The Spirit & Inheritance

The history of Israel includes national sins that caused her expulsion from the land. But God foresaw her failures and determined to institute a new covenant, one energized and characterized by His Spirit, and one that includes the Gentiles. And it culminates in the Resurrection and the New Creation.

With the death and resurrection of Jesus of Nazareth, a new era dawned the messianic age, the time of fulfillment. In him, all God’s covenant promises reach their intended conclusions.

As promised in the Hebrew scriptures, when Israel repents wholeheartedly, the God of Abraham will gather her “from among all the peoples where Yahweh your God has scattered you,” He will “multiply you beyond your fathers, and He will “circumcise your heart to love Him with all your heart and with all your soul that you may live” - (Deuteronomy 30:3-6).

Two things are noteworthy. First, God planned to “multiply Israel beyond her forebears.” “Multiply” translates the same Hebrew verb found in the call to Adam to be “fruitful and MULTIPLY,” and in God’s promise TO MULTIPLY Abraham’s seed - (Genesis 1:28, 17:2).

Second, the restoration would occur when God “circumcised Israel’s heart” and inscribed His laws on it, an internal change promised in the scriptures and actualized by His Spirit under the “new covenant” - (Jeremiah 31:31-34, Ezekiel 11:19-20).


Thus, the promised restoration was far more expansive and glorious than anything the ancient nation ever knew. In the end, it would be a NEW CREATIVE ACT THAT IMPACTS ALL THE NATIONS OF THE EARTH - (Isaiah 65:17-18, Revelation 21:1-3).

In the New Testament, His promises are fulfilled in Jesus Christ as God implements His new covenant, and this includes the covenant promises to Abraham - the “circumcised heart” and the “new Spirit.”

Jesus came to fulfill the “Law and the Prophets.” The Jews who saw him experienced something “greater than Jonah,” “greater than Solomon,” “greater than David,” and greater than the Temple. In Christ, God’s kingdom was inaugurated and began to advance on the earth - (Matthew 5:17-21, 12:6, 12:28, 12:41-42).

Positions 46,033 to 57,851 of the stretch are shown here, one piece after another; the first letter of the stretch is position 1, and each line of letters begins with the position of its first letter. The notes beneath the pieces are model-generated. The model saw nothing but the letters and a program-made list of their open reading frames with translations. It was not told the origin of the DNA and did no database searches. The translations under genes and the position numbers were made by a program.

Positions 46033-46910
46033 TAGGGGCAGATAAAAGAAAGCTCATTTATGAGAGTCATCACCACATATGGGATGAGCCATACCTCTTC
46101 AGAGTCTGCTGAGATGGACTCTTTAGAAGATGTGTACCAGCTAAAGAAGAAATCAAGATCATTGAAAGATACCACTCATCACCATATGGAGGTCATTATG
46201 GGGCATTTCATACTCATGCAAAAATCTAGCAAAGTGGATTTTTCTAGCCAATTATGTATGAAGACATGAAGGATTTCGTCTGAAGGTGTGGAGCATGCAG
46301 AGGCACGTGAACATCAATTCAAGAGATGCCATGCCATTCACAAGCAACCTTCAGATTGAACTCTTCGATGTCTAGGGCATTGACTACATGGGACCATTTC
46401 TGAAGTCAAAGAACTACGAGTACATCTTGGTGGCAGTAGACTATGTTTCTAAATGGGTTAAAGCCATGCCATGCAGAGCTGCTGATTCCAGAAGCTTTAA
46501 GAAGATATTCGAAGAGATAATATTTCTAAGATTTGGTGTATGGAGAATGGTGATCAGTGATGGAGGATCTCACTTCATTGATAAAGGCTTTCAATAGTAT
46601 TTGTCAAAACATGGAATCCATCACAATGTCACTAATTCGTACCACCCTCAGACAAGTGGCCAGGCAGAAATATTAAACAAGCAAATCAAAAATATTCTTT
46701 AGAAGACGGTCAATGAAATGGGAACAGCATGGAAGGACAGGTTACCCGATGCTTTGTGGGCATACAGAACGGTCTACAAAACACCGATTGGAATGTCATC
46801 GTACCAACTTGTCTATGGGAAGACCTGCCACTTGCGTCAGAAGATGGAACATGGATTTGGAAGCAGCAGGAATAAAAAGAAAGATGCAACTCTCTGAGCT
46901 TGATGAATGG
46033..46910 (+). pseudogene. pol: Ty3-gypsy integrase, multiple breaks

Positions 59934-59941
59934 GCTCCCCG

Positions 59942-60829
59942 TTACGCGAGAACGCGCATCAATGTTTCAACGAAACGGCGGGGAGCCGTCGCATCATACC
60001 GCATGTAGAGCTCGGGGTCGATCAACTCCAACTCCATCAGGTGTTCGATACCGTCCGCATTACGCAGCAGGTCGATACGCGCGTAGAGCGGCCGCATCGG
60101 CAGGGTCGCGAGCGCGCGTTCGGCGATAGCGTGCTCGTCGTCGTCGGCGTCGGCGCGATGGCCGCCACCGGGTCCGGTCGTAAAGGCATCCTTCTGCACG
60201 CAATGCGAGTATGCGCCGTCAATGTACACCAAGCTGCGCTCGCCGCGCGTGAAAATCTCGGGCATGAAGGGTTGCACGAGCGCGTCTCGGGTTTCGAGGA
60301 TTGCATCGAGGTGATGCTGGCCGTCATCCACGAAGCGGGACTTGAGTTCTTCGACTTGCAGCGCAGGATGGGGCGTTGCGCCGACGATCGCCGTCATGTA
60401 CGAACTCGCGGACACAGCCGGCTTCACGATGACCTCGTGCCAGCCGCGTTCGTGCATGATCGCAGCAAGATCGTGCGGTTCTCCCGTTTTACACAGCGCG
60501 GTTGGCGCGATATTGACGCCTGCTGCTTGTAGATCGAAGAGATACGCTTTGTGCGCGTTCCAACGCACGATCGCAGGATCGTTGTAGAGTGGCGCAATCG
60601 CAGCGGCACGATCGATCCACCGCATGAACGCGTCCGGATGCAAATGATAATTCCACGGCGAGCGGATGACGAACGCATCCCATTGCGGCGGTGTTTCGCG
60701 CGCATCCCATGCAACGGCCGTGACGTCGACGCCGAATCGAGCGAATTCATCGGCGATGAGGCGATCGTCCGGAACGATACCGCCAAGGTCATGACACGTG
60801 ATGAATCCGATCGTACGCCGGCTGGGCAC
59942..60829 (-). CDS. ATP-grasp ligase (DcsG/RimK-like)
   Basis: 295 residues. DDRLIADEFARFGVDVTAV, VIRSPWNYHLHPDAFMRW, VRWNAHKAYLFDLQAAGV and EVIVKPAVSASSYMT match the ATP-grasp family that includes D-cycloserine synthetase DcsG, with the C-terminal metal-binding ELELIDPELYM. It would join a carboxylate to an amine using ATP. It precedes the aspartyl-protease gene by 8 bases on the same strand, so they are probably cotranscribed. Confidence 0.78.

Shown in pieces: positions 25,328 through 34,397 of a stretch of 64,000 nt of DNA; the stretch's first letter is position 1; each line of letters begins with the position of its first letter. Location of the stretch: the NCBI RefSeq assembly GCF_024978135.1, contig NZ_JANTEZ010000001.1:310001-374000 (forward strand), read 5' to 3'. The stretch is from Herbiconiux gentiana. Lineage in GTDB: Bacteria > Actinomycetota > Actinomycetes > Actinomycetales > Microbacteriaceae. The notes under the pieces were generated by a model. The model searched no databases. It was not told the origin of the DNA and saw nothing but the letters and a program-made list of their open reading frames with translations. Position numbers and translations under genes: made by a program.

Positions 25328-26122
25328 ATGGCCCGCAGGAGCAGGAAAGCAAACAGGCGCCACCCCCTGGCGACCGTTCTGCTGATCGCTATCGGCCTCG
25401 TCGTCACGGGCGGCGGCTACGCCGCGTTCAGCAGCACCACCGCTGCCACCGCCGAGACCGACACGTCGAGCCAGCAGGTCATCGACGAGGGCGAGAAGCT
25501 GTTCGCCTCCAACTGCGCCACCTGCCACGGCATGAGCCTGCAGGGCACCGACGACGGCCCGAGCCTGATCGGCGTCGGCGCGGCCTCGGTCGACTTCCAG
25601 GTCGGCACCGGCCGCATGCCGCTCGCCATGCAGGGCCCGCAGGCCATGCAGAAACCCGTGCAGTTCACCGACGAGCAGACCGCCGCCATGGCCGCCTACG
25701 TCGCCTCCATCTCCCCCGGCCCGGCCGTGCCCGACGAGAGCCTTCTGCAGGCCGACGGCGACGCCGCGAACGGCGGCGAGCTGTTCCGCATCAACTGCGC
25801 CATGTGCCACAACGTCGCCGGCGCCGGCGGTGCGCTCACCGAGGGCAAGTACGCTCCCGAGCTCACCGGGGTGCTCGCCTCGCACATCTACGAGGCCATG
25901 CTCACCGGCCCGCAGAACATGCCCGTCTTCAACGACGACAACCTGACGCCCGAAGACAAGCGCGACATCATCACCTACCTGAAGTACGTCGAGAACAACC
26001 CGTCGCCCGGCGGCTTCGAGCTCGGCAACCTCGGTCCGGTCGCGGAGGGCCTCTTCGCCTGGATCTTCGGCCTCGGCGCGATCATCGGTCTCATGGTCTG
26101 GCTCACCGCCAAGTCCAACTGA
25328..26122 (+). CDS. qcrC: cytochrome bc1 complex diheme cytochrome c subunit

Having established the “new covenant,” Jesus commenced building his community based on the “new covenant in his blood.” But in this new messianic era, his covenant community would be formed around and centered on him, not the land of Canaan or the Temple in Jerusalem -  (Acts 3:24-26, Acts 10:42-43, 13:18-33).

To the Apostle Paul, “all the promises of God find their ‘Yea’ and ‘Amen’ in Jesus.” He ascended on high “that he might fulfill all things.” The jurisdiction of the Torah was only for a limited time “until Christ came,” the true seed of Abraham, and in him, all those who have faith in the word of God as the Patriarch did become the “children of Abraham” - (2 Corinthians 1:20, Galatians 3:24, Romans 10:4).


Jesus became the Suffering Servant portrayed in the book of Isaiah who “confirms the promises to the fathers so that the Gentiles might glorify God for his mercy.” Thus, the promised “blessing for the nations” is fulfilled in Jesus. He has expanded the covenant far beyond the limited boundaries of Ancient Israel and the land of Canaan - (Romans 15:8-9).

Prior to his death, the Gentiles were “separated from Christ, alienated from the commonwealth of Israel, and strangers to the covenants of promise, having no hope and without God in the world.” However, “those who once were far off have been brought near by the blood of Christ.” The promises to regather God’s people are fulfilled as both Jews and Gentiles respond in faith to the gospel.